Alan Burton / “Death or Glory? The Great War in British Film” / British Historical Cinema / 2002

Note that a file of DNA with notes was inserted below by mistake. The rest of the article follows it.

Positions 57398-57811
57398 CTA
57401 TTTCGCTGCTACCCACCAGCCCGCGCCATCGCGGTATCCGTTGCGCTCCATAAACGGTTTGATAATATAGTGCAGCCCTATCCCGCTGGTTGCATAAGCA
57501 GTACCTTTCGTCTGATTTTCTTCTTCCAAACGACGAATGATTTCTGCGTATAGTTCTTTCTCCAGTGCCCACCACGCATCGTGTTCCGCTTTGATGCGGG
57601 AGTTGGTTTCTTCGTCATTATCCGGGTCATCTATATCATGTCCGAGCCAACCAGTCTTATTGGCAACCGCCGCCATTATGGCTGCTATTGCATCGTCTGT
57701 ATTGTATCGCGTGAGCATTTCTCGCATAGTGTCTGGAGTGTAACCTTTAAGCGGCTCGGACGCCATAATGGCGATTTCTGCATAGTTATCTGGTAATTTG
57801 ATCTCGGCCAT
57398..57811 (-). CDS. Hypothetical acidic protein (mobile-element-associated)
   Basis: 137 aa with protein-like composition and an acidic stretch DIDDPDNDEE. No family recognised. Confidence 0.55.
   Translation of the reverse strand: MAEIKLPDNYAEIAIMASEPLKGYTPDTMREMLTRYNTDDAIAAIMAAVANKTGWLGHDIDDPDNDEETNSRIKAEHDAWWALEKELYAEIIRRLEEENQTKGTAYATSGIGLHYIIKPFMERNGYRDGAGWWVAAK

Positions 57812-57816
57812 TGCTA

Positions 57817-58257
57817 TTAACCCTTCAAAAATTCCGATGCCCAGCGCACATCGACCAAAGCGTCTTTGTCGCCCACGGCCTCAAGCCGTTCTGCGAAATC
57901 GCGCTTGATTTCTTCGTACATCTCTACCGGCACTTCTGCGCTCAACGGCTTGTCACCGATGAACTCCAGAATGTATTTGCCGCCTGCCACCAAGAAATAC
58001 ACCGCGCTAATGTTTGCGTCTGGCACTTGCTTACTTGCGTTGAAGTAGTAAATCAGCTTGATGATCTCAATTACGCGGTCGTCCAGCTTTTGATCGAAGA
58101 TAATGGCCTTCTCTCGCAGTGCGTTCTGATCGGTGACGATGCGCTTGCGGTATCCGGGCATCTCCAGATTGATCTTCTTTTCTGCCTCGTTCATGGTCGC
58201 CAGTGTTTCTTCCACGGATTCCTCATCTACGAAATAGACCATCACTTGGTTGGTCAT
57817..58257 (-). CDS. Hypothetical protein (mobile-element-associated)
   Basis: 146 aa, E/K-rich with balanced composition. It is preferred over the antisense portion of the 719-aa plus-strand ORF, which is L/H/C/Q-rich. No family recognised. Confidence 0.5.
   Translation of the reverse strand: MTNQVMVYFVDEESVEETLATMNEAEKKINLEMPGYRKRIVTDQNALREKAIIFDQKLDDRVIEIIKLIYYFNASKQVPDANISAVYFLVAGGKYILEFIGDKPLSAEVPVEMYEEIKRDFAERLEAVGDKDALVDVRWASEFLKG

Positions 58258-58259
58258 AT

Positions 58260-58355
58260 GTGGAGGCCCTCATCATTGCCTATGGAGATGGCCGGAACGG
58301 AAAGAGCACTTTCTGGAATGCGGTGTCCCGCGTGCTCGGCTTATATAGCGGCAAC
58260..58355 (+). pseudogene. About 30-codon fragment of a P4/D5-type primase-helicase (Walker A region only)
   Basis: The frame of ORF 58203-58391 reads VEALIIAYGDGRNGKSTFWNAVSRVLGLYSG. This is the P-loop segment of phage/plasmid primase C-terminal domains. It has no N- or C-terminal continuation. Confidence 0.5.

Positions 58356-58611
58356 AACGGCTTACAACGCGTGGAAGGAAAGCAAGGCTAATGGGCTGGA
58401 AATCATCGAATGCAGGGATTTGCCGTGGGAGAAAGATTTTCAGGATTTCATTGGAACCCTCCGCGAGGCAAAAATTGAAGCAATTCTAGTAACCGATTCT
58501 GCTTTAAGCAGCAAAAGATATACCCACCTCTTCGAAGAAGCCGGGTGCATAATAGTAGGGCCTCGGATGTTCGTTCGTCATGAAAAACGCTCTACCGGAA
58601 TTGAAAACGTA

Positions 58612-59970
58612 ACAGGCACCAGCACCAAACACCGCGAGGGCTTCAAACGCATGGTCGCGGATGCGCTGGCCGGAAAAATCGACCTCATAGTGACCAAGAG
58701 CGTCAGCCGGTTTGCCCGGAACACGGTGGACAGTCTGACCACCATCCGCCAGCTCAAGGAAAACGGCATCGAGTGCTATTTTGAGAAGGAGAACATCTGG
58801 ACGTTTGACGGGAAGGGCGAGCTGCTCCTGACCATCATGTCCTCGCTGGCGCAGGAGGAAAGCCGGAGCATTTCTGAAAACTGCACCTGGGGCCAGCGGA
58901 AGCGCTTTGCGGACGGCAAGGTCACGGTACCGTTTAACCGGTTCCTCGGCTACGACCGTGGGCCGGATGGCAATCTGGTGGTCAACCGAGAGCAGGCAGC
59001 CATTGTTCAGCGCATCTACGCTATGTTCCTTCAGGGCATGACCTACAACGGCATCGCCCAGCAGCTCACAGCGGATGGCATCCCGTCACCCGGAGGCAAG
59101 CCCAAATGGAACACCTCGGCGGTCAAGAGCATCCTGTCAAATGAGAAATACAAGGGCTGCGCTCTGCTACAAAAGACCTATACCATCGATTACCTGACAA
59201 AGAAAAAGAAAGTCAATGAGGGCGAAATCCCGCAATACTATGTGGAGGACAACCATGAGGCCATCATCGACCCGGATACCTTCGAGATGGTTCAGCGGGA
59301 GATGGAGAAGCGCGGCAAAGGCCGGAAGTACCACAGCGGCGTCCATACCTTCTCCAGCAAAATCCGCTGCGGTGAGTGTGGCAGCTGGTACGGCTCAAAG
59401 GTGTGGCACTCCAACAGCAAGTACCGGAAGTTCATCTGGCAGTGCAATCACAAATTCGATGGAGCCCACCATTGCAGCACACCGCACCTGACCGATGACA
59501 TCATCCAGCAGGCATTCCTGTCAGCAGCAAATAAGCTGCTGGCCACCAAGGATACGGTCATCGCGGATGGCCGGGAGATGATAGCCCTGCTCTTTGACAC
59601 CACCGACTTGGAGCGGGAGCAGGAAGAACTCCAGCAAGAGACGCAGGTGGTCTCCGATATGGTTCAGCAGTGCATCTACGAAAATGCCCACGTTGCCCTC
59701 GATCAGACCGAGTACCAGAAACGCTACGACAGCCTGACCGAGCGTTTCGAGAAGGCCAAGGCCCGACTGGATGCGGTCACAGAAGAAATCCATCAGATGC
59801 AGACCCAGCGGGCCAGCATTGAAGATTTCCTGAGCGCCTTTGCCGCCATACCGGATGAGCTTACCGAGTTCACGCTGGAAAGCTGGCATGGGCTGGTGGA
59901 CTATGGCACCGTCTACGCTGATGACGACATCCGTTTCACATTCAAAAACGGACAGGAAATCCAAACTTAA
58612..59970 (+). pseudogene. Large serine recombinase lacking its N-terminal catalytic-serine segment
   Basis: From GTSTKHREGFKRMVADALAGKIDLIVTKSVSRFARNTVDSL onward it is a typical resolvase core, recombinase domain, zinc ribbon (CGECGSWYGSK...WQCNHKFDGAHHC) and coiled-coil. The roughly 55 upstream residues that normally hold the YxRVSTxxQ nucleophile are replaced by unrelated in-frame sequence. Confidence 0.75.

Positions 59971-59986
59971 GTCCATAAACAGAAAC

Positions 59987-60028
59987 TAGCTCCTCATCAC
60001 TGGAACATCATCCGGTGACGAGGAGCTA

Samuel Hynes has shown, 1990, how British artists struggled to “imagine total war.” WW1 left 750,000 British dead. This essay considers how British film has approached the Great War. Michael Paris, film historian, has noted popular culture’s often ambiguous treatment of WW1. Popular forms–> social need for nation coming to terms with loss, lacked latitude of expression of elite forms. First films offered little criticism of war, and for this reason some films received criticism. Some WW1 films of the 1920s were controversial. Especially Herbert Wilcox’s Dawn, 1928, story of nurse Edith Cavell, shot by Germans. Difficulty with British Board of Film Censors, and other nations’ censors re diplomatic relations and taste. Journey’s End, 1930, ambivalent treatment, officer focused, senior officer given to DRINK. At stake is officer’s fitness for duty, but duty itself not called into question. [SEE RE DRINK QUESTION and UNFIT TO SERVE. Was the discourse of ‘unfit to serve’ used as a means of obtaining consent during wartime?] Tell England, 1931, British Instructional production, officer with shattered nerves – drinks. Remainder of essay looks at four movies, King and Country, 1964, Oh! What a Lovely War, 1969, Regeneration, 1997, The Trench, 1999.


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